Fruit Terminology (Part 1)

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Botany 115 Terminology

Fruit Terminology Part 1

A. General Fruit Terminology

Carpel: Leaf-like megasporophyll bearing one or more ovules on the inner surface. In dehiscent dry fruits that split open, carpels are represented by the seed-bearing sections. Carpels are difficult to distinguish in dry, indehiscent fruits (e.g. nuts) and fleshy fruits (e.g. berries). Carpels are the innermost parts of a complete flower and they are united to form the gynoecium (pistil).

B. Dehiscent Dry Fruits (Split Open At Maturity)

1. Legume or Pod: Composed of one carpel.
Note: Some legumes are indehiscent and do not split open.

A legume (such as a bean pod) is composed a one folded carpel. It splits lengthwise along two seams into two sections, each of which represents half of a carpel. Some legume pods, such as carob and mesquite, are indehiscent and do not split open.

The peanut (Arachis hypogea) is a dehiscent legume that is harvested from below the soil. The legume was originally formed above ground following pollination. After fertilization, the flower stalk of the peanut curves downward, and the developing pod is forced into the ground by the proliferation and elongation of cells under the ovary. The pod typically contains two seeds, each with a papery seed coat. Peanut seeds are eaten raw, salted and roasted. Peanuts are ground into peanut butter and Thai peanut sauce, and the expressed oil is used in cooking. Peanuts are also used in cookies, peanut brittle and candy bars.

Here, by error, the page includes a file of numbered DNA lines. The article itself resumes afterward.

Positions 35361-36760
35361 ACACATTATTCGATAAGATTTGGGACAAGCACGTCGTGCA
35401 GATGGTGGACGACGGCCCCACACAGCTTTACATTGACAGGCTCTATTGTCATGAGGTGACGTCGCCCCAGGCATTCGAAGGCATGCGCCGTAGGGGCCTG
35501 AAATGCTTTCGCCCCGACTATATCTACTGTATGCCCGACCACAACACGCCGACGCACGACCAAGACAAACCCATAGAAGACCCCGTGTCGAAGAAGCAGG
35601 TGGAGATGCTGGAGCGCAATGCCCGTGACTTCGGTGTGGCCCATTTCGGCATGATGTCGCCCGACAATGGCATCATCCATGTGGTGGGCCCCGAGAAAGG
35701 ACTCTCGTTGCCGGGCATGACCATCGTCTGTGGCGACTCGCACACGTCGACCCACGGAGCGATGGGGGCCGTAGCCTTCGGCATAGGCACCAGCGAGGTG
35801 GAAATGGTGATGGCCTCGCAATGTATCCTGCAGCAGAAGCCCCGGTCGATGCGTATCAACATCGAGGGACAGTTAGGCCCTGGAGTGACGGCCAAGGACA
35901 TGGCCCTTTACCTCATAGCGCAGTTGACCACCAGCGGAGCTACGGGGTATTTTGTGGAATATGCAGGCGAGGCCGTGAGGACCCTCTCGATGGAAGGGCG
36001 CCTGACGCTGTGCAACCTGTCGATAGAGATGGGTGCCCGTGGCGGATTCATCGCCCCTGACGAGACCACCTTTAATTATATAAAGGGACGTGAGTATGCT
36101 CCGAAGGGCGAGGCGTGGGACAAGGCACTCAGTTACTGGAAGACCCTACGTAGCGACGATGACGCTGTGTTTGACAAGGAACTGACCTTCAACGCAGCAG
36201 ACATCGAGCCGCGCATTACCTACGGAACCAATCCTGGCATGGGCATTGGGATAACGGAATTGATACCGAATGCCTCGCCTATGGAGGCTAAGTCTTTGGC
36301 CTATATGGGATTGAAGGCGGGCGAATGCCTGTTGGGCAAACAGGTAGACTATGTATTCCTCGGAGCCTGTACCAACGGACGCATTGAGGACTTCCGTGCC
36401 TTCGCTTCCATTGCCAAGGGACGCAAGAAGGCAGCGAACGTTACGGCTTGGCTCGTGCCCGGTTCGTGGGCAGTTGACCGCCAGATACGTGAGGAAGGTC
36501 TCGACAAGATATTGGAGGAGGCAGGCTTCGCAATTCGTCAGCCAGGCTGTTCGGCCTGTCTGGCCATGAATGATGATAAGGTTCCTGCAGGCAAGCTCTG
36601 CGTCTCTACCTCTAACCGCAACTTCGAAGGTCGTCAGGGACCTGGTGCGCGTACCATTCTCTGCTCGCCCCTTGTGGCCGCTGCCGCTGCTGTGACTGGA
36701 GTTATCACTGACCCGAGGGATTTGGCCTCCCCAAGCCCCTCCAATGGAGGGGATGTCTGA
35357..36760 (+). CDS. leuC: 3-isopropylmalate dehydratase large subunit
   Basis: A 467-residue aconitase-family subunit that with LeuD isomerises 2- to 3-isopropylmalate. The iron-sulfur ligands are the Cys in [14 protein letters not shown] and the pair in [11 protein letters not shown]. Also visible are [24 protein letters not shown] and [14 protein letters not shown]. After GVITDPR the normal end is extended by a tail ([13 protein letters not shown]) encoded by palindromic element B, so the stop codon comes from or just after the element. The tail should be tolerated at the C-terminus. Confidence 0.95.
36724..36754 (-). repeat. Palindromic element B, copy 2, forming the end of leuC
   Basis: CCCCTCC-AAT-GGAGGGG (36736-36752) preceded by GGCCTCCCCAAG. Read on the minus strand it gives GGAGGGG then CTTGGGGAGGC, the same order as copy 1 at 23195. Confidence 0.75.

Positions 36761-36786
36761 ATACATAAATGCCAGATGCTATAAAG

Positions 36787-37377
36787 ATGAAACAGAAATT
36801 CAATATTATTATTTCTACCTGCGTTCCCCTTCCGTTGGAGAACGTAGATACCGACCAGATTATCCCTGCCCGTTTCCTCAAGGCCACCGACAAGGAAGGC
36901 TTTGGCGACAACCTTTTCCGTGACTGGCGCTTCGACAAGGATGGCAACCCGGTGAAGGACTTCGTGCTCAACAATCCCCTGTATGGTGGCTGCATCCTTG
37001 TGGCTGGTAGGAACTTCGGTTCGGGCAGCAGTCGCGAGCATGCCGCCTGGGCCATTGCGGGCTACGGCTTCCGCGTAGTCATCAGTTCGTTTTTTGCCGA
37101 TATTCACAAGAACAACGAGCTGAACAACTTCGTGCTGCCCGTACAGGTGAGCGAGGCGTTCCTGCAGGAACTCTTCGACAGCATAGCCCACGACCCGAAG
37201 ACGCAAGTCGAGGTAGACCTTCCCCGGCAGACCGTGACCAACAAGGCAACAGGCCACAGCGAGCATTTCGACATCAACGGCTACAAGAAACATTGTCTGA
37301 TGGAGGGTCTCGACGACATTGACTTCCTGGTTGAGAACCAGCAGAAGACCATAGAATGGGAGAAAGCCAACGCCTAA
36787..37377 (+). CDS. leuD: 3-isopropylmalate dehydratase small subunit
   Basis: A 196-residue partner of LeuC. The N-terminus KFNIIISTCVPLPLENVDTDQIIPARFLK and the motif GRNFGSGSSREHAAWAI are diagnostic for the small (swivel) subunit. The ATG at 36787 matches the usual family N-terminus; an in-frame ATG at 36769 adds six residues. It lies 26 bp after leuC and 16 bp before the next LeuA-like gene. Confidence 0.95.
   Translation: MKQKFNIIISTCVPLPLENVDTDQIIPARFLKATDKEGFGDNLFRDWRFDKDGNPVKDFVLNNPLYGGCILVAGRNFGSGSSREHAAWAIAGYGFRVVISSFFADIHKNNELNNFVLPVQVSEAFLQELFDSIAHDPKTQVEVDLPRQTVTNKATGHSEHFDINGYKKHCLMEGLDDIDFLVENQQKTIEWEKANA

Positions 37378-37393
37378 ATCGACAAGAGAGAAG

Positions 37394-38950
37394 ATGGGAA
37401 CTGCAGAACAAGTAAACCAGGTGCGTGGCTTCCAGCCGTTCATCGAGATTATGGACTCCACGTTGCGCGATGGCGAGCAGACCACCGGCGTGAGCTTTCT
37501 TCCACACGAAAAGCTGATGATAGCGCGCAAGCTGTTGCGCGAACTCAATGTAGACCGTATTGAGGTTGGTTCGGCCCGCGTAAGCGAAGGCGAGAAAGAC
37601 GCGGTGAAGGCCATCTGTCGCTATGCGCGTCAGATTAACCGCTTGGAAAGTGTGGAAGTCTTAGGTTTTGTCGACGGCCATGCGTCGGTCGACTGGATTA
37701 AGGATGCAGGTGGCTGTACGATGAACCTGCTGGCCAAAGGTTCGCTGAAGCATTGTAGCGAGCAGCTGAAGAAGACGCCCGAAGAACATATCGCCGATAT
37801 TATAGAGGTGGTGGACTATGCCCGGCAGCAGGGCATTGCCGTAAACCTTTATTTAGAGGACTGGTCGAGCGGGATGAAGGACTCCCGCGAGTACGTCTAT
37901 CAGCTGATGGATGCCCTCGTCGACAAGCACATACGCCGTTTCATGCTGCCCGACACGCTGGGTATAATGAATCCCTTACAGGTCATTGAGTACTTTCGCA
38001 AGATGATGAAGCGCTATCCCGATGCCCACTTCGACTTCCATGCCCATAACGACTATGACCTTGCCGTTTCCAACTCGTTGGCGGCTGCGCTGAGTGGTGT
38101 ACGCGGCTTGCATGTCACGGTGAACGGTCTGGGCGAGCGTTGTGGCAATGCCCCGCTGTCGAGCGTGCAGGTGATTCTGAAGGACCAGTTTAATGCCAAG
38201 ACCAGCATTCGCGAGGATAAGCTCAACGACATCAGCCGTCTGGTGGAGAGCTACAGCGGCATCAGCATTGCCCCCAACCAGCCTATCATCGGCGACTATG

See Indehiscent Pods Of Carob Tree
A Peanut Plant With Subterranean Pod
Assorted Legumes Used For Vegetables

Note: Some legume fruits are indehiscent, including the carob tree, mesquite and honey locust. In addition, some legume fruits are oblong, rounded, kidney-shaped (reniform), or coiled (spiral-shaped), such as sweet clover (Melilotus alba and M. officinalis), black medic (Medicago lupulina), bur clover (M. polymorpha) and alfalfa (M. sativa). Some specialized legume fruits (called loments) break apart into indehiscent, seed-bearing segments. A good example of a loment is the fruit of crown vetch (Coronilla varia), a European wildflower that is naturalized throughout parts of North America. The slender pods are constricted between the seed-bearing segments.